The Food: Bananas
The issue: Very, very not locavore, and not winning any stars for labor practices, either. Add to that the banana industry’s notorious use of pesticides harmful to both workers and land.
The fix: Unless you live in the tropics and grow them in your backyard, there is no local or sustainable banana. Consider getting your potassium from apples, which are in season and abundant at all the big-name grocery stores from July through October.
The Food: Soy
The issue:You thought it was healthy. Soy is overgrown, generally highly sprayed, and the USDA reports that it has more acreage dedicated to genetically modified plants than any other domestic crop.
The fix: Finding soy products with the USDA-certified organic label—meaning they can’t contain genetic modifications—is easy, since it includes widely available products like WestSoy Organic Milk (Pathmark and Whole Foods) and Nasoya Organic Tofu (A&P and Whole Foods).
The Food: Tomatoes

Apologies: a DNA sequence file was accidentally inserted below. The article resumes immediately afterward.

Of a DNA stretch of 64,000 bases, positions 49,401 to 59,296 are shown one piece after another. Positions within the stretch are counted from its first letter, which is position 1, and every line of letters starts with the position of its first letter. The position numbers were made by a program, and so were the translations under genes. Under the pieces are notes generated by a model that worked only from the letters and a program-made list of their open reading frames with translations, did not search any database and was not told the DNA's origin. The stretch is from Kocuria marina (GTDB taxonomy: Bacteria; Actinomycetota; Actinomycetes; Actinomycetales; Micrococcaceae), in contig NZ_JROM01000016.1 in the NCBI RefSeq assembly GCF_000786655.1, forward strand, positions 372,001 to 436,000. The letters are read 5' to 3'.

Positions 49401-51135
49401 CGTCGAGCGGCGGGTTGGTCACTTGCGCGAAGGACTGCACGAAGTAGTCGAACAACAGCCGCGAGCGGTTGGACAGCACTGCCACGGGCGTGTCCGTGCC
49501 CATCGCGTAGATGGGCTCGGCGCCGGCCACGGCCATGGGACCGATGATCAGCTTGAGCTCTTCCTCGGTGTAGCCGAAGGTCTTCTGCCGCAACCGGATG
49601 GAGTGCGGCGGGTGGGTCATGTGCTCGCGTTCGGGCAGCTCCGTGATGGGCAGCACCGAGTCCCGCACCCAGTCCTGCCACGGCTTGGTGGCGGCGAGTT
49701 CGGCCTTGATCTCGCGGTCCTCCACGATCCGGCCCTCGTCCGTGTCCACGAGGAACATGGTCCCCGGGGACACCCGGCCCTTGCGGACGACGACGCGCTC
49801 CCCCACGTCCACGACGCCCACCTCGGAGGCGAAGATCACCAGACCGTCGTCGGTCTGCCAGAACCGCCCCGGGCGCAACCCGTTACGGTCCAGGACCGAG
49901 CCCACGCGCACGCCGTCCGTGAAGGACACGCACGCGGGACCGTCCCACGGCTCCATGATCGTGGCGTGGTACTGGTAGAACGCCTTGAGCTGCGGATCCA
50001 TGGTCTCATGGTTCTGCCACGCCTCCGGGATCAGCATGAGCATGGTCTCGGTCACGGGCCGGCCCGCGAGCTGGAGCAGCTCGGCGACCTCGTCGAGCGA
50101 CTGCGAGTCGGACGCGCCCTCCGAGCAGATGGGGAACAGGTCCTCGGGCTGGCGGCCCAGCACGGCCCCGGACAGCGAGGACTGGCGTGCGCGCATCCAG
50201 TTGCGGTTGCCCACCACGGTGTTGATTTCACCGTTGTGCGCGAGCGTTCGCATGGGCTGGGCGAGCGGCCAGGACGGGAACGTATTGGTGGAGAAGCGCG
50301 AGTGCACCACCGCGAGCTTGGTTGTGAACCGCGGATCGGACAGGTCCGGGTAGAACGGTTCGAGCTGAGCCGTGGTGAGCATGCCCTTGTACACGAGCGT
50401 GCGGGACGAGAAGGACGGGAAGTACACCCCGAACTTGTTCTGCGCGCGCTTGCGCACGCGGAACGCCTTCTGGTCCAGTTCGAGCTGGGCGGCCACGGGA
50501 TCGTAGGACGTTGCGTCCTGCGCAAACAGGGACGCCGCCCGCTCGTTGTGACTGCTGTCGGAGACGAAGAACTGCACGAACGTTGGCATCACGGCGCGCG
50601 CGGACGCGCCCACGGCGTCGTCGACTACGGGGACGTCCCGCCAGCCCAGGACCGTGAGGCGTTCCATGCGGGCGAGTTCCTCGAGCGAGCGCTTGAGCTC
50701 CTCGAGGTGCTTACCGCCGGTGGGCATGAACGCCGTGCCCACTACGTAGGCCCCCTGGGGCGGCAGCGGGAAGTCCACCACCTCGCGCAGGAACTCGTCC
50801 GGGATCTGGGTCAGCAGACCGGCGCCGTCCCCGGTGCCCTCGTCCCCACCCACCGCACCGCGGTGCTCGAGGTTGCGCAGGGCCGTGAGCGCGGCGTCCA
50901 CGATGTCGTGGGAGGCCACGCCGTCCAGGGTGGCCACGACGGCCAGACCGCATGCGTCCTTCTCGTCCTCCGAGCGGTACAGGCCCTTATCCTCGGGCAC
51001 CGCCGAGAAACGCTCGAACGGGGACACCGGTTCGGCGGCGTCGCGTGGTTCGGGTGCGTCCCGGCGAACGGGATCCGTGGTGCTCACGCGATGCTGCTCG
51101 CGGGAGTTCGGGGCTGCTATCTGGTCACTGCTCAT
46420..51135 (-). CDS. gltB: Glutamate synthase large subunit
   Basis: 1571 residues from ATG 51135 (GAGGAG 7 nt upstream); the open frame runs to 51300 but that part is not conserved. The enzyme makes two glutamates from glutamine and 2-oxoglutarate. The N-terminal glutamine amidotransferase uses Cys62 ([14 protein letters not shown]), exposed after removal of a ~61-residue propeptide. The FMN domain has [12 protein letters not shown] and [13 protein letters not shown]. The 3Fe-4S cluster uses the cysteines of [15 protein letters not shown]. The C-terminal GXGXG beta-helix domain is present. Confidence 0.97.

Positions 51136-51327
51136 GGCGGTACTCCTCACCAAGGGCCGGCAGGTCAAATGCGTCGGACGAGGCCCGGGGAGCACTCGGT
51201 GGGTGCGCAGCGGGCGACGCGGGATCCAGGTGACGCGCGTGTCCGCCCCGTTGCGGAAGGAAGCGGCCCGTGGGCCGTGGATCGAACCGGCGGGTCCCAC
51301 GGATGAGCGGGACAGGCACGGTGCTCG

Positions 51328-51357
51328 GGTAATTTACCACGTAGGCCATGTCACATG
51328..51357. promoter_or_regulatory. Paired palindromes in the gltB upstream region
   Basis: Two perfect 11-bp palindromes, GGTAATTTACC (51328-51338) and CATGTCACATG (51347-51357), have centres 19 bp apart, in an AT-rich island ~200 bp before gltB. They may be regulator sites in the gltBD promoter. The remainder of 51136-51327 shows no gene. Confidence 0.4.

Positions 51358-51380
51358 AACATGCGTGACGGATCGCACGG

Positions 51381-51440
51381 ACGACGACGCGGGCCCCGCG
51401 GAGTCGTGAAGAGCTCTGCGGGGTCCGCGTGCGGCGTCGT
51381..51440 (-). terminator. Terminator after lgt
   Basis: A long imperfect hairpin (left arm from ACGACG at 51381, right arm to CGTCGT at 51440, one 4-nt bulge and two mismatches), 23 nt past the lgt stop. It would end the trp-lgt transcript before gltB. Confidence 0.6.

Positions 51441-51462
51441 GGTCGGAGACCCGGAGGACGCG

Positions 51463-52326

The issue: Primarily labor. The price for a 32-pound bucket, currently an average of 45 cents, hasn’t been raised significantly since 1978. The average salary for a tomato picker in the U.S. is a numbing $10,000 to $12,000 per year.
The fix: Buy only during tomato season, from July through October, and buy from smaller farms in the Northeast, which tend to pay fairer wages than the big industrial guys in Florida and Mexico. Two big names in the local tomato world: Eckerton Hill Farm and Stokes Farm (both are at the Union Square Greenmarket).
The Food: Lettuce
The issue: Lettuce is a water-hungry crop, but much of what’s in stores is grown in California and Arizona where getting adequate irrigation can be problematic.
The fix: Again, buy local and seasonal (from May through October) from farms like Gorzynski Ornery and Keith’s Farm, available at Union Square Market. The Northeast is plenty wet for lettuce-growing and our climate supports many varieties. If you’re buying out of season, pick a head grown east of the Mississippi River.